Risk factors and clinical outcomes of ventilator-associated pneumonia in patients on the liver transplant waiting list

C. H. Cheng, C. F. Lee, R. S. Soong, T. H. Wu, K. M. Chan, H. S. Chou, T. J. Wu, M. C. Yu, W. C. Lee

Research output: Contribution to journalArticlepeer-review

8 Citations (Scopus)

Abstract

Background: Prolonged intubation results in ventilator-associated pneumonia (VAP), which contributes to significant mortality among patients on the waiting list. The aim of this study was to determine the risk factors for and clinical outcomes of VAP among patients into the intensive care unit (ICU). Methods: We enrolled 50 consecutive critically ill patients with end-stage liver disease admitted to the ICU from January 2005 through December 2010. All patients were intubated for more than 4 days; no definite infection was found initially. We evaluated potential risks factors for VAP and clinical outcomes. Results: Smoking, underlying liver disease, and lobar focal consolidations were significant factors for patients with versus without VAP. Fourteen-day mortality rates were 61.5% for VAP versus 40.5% for patients without VAP. Twenty-eight-day mortality rates for both groups were 92.3% and 86.5%, respectively. Multivariate analysis failed to identify independent predictors of early 14-day mortality. Conclusions: Underlying liver disease and lobar focal consolidations were risks factors for VAP in patients with prolonged intubation. Patients with prolonged intubation have a dismal prognosis even without VAP. The clinical outcomes of patients with versus without VAP were similar. However, early liver transplantation (<14 days of intubation) improves the chance to rescue patients before development of VAP.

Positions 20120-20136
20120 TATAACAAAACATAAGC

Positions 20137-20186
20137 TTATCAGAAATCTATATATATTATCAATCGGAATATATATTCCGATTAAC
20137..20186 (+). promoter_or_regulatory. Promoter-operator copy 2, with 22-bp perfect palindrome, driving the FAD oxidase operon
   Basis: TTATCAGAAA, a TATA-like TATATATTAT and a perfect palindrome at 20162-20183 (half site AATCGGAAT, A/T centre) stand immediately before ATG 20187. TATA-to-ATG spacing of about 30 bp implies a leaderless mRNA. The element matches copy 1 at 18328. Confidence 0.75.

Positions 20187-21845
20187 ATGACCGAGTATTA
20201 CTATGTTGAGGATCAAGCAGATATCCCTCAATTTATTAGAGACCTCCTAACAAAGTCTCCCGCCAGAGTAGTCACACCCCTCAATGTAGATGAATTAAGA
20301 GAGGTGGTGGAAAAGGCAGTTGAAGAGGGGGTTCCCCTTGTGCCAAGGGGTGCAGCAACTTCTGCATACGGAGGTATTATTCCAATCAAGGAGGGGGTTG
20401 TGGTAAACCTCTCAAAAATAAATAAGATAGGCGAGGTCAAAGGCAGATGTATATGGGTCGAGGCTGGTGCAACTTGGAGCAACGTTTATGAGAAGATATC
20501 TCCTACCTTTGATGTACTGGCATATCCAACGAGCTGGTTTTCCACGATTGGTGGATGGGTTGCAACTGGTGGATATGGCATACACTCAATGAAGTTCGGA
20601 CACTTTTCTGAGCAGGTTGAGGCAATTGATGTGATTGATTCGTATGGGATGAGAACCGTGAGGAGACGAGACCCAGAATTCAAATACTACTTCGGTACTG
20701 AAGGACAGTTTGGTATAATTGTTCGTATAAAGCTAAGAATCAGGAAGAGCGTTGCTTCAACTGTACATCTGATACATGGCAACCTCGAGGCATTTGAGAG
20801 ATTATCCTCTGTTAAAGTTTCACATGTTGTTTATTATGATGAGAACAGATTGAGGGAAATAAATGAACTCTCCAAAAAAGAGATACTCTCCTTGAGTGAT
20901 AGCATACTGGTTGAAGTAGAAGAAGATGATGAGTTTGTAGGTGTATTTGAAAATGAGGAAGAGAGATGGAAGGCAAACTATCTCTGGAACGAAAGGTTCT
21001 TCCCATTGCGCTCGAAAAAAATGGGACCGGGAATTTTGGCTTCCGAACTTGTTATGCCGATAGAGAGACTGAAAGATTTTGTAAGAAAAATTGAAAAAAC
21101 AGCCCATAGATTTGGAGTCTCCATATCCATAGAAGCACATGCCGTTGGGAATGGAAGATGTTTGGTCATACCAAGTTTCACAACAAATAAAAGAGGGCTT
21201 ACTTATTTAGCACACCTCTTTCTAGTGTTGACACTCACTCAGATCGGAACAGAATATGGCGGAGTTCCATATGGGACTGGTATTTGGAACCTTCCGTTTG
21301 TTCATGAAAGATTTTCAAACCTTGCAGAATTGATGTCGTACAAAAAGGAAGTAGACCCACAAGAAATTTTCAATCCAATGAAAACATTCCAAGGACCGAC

Original languageEnglish
Pages (from-to)762-764
Number of pages3
JournalTransplantation Proceedings
Volume44
Issue number3
DOIs
Publication statusPublished - Apr 2012
Externally publishedYes

ASJC Scopus subject areas

  • Surgery
  • Transplantation

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